Trinity Sunday

Trinity Sunday
Year C
John 16:12-15

Caireen has a cake stand which her mother passed along to her - a family heirloom from some distant and rainy point in her Scottish family history. 
It is made up of three individual trays but it folds up into one single unit.  She's used it to explain the Trinity to small children in church.  For my part, over the years, I’ve done steam, water and ice (I brought a kettle into church).  I’ve dug out a yellowed poster of the old-fangled Trinitarian shield.  I’ve made reference to the clover leaf and the fleur de lys
When our children see the Sunday school teacher or the Rector lugging some contraption or potted plant into church they can bank on it being Trinity Time again.  So, why all this hardware? 
What's at stake? 
The words of Jesus which come closest to expressing what the church understands as the concept of the Trinity all have to do with belonging.  When you believe in Jesus, you belong to God.  Jesus' words of welcome and invitation are a valid and effective invitation into the heart of God's love.  He and the Father are one.  The Holy Spirit who will be sent to anoint the followers of Christ and enliven the world will say and do the same thing as Jesus does – the same things that the Father sends him to do.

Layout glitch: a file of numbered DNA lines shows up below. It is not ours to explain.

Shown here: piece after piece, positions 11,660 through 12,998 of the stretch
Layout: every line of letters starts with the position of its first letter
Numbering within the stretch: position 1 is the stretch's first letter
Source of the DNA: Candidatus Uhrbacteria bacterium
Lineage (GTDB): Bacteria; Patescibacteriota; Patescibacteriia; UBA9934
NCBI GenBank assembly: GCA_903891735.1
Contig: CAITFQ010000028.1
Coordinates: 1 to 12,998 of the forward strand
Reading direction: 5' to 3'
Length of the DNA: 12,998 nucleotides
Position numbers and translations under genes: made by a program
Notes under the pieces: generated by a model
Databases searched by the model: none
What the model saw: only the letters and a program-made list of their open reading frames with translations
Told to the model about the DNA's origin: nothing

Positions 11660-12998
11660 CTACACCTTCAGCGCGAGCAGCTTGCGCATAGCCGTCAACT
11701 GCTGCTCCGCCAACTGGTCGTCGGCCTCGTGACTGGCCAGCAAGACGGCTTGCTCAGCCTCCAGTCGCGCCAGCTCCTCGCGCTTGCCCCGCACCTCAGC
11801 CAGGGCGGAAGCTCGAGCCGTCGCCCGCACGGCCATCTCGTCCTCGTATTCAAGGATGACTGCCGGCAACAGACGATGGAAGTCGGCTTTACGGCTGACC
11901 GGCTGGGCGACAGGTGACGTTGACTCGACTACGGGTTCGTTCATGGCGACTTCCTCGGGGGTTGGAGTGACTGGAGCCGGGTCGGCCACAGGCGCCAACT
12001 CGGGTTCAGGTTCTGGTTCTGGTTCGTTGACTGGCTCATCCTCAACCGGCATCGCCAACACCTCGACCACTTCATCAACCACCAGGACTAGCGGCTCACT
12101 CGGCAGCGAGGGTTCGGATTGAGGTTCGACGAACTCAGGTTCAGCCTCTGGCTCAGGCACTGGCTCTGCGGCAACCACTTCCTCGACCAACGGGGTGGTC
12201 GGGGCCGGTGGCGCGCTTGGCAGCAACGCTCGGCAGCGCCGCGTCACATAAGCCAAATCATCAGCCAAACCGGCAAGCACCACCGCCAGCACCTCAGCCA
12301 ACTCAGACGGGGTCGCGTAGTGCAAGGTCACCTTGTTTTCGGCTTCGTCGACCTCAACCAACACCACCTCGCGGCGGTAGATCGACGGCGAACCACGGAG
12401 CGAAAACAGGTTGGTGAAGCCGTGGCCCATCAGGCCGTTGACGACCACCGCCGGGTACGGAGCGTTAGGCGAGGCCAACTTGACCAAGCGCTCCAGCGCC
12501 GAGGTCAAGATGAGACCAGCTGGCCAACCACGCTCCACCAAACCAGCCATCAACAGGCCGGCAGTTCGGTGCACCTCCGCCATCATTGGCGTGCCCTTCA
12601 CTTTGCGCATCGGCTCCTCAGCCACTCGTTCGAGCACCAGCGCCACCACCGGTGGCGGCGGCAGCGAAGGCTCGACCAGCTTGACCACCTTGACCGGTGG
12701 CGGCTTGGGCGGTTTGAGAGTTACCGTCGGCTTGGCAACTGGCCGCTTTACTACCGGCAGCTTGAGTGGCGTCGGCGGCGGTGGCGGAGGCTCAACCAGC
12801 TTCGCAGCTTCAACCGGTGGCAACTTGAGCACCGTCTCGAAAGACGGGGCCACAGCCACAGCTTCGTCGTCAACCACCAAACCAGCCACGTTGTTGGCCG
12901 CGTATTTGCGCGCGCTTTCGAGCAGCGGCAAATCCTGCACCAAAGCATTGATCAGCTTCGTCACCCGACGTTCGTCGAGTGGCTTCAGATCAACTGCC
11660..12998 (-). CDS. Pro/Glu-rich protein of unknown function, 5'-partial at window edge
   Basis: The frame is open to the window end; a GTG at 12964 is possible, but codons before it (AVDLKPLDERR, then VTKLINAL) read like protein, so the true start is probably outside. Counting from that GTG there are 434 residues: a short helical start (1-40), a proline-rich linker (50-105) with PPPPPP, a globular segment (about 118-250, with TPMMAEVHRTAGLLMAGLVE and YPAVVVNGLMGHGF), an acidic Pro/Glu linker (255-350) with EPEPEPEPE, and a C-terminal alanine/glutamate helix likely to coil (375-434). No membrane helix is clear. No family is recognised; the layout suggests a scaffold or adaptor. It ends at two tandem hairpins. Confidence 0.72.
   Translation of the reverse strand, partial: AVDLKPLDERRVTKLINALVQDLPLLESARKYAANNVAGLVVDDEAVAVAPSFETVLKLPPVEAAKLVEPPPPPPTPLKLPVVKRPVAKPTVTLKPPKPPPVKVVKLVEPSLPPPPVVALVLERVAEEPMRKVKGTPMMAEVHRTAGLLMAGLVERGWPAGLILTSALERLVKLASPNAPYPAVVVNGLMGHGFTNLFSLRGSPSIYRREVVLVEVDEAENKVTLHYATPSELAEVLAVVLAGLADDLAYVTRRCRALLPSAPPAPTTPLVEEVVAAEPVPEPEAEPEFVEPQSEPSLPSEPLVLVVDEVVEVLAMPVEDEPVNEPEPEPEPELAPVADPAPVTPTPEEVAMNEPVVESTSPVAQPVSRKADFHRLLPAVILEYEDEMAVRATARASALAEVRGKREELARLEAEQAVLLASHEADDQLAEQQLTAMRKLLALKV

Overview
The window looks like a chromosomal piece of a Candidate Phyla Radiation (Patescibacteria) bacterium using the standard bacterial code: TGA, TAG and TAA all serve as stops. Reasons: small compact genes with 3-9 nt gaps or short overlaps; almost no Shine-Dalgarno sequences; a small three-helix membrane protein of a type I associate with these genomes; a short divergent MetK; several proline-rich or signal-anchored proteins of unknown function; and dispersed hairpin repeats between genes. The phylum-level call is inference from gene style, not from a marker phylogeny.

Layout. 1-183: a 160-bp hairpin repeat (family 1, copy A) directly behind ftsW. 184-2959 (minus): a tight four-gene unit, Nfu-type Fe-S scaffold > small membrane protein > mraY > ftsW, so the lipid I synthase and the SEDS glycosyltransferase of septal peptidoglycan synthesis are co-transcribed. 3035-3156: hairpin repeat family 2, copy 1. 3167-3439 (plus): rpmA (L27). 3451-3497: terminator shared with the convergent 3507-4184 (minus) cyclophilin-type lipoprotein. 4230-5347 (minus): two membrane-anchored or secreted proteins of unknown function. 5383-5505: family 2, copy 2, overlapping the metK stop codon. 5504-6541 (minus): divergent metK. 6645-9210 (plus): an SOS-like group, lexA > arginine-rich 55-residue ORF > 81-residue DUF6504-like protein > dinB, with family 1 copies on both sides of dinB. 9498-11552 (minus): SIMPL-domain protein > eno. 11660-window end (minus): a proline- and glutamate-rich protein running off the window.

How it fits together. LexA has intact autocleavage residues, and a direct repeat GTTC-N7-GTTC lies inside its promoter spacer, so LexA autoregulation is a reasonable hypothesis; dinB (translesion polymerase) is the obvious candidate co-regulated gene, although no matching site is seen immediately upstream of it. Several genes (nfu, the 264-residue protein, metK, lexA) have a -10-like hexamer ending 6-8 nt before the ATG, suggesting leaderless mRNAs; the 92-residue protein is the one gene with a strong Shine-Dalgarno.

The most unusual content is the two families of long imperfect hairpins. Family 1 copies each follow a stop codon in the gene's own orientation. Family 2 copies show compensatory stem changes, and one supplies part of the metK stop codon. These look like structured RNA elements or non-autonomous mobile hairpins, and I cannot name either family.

There is no mistake here.  Nor do Jesus’ words represent a mere hypothesis on his part about what God might be like.    This is a path with its gates wide open, in which the encounter with Christ through the Holy Spirit leads the abiding and eternal presence of God - all this by design and not by accident.
Our explanations – whether through the agency of cake trays, clover leafs and pencil sketches – have sometimes caused more problems than they have solved.  They fall far short of the beauty of what they attempt to point to: We belong to Christ.   Christ belongs to God. 
Stake your life on that.  Take risks based on it.  Be a fool for its sake, even.



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